In 2012, Walker retired from the Kansas Army National Guard after 21 years of total service. While in the Guard, he worked on jet engines and performed other related roles. Walker had one deployment to Bosnia & Herzegovina as part of the Stabilization Force (SFOR) mission and two deployments to Iraq during Operation Iraqi Freedom (OIF).

    While Walker was a Chief of Police, he found himself wanting to teach. He credits Anthony Lara and Joe Gomez of FLETC Artesia for motivating him to make the leap to instructing.

    He also gave credit to a few other people. "Chuck Haggard was the reason I got into instructing," and "Mark Warren was the one that mentored me on how to teach and to understand whom I was teaching," Walker said. "Michael Nila was the reason I started working on my Educational Doctorate. Michael was able to reopen my closed mind to learning again."

    Walker said that his greatest motivation was his native grandmother Vestina.

    "She served on the Tribal Council and retired from the IHS (Indian Health Service)," Walker said. "She taught me to see a person as an individual and not by personal bias. I have used that quality throughout my life, which has helped me to understand situations."

    Walker is a graduate of Washburn University in Topeka with a Bachelor of Science major in law enforcement and minor in sociology and received his Master’s in Business Administration from Friends University in Wichita.

    He is currently attending Walden University of Minneapolis, Minn., for an Educational Doctorate.

    Walker and his wife, Kimberley, now reside in Jesup, Ga. They have one son, two daughters, and one granddaughter, all living in Kansas.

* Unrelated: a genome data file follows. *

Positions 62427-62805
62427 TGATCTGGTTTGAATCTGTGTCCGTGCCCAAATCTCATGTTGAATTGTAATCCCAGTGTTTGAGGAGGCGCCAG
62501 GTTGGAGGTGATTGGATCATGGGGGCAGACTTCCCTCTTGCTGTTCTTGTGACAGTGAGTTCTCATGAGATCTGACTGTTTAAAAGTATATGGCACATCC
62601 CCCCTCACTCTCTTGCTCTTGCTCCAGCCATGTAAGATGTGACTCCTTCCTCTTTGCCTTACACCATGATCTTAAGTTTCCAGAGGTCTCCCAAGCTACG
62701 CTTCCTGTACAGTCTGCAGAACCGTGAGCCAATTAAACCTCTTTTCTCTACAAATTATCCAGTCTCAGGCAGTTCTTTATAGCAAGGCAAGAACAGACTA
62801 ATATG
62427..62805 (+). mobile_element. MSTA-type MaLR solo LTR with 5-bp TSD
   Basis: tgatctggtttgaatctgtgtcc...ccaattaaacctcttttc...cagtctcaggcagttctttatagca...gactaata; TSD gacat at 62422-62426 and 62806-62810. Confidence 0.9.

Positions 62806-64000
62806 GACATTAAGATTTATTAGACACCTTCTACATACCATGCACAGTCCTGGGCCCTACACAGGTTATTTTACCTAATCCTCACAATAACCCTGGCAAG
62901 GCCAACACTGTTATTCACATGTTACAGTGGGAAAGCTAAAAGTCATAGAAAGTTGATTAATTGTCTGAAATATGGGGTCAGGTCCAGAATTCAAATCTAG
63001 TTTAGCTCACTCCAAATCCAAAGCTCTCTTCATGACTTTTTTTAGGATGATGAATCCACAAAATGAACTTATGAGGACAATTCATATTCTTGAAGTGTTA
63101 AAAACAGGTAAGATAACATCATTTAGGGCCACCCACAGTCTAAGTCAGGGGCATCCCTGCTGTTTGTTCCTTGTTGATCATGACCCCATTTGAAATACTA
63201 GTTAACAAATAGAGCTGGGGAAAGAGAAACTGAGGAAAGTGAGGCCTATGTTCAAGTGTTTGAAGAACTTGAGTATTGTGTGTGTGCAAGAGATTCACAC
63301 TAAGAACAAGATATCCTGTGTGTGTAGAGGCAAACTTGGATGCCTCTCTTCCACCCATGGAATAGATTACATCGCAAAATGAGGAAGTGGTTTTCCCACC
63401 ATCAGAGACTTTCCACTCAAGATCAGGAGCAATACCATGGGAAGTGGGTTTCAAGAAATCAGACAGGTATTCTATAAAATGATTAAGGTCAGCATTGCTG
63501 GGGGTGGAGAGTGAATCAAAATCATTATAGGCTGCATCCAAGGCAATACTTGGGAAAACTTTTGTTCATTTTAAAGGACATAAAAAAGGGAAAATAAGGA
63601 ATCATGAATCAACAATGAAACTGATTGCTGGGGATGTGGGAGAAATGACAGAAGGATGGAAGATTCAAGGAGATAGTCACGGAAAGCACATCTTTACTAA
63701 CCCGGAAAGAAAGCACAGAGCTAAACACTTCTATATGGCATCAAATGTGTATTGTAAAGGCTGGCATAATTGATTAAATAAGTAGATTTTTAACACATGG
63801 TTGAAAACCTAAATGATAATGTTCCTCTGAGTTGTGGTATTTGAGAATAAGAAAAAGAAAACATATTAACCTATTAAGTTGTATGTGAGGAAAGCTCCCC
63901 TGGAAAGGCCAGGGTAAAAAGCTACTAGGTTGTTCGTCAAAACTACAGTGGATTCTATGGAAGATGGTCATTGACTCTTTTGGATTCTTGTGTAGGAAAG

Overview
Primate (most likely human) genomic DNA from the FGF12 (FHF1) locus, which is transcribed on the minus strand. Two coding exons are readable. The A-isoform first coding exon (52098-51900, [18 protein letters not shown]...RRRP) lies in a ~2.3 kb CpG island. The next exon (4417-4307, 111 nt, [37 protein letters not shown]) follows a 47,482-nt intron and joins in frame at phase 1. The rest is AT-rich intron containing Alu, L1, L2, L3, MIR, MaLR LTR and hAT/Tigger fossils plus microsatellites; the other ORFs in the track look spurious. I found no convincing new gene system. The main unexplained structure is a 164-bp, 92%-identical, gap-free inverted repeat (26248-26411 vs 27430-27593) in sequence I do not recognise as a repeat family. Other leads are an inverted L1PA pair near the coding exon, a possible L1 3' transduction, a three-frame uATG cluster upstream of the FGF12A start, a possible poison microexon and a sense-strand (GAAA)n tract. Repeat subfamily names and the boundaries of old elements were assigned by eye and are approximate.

In his spare time, Walker and Kimberley enjoy their three horses and two dogs.

    If anyone knows Walker, they know the name "Bob," which is their 25-year-old off-track thoroughbred. Walker said, "I have about 26 acres that still needs much work in order to give the horses some room to move. So that is where my free time goes when not doing schoolwork."

    Walker's reflections for this month of recognition, "We need to be true to ourselves and take ownership of the life we create for ourselves and those we affect. We have allowed others to make us feel less than human and give them control of our minds through bias and stereotypes. We are the only ones that can change that thinking. It starts by returning our thinking to the times of our youth before bias and stereotypes became a part of our lives. Allowing that growth mindset to take over which allowed us to explore the world around it, it was creative, and not much could have stopped us."

    Walker does look forward to the day to return to his Nation and the possibility of serving on the Tribal Council to honor his family.

    LEAVE A COMMENT

    NEWS INFO

    Date Taken: 11.23.2020
    Date Posted: 11.23.2020 21:07
    Story ID: 383626
    Location: GLYNCO, GA, US 

    Web Views: 96
    Downloads: 0

    PUBLIC DOMAIN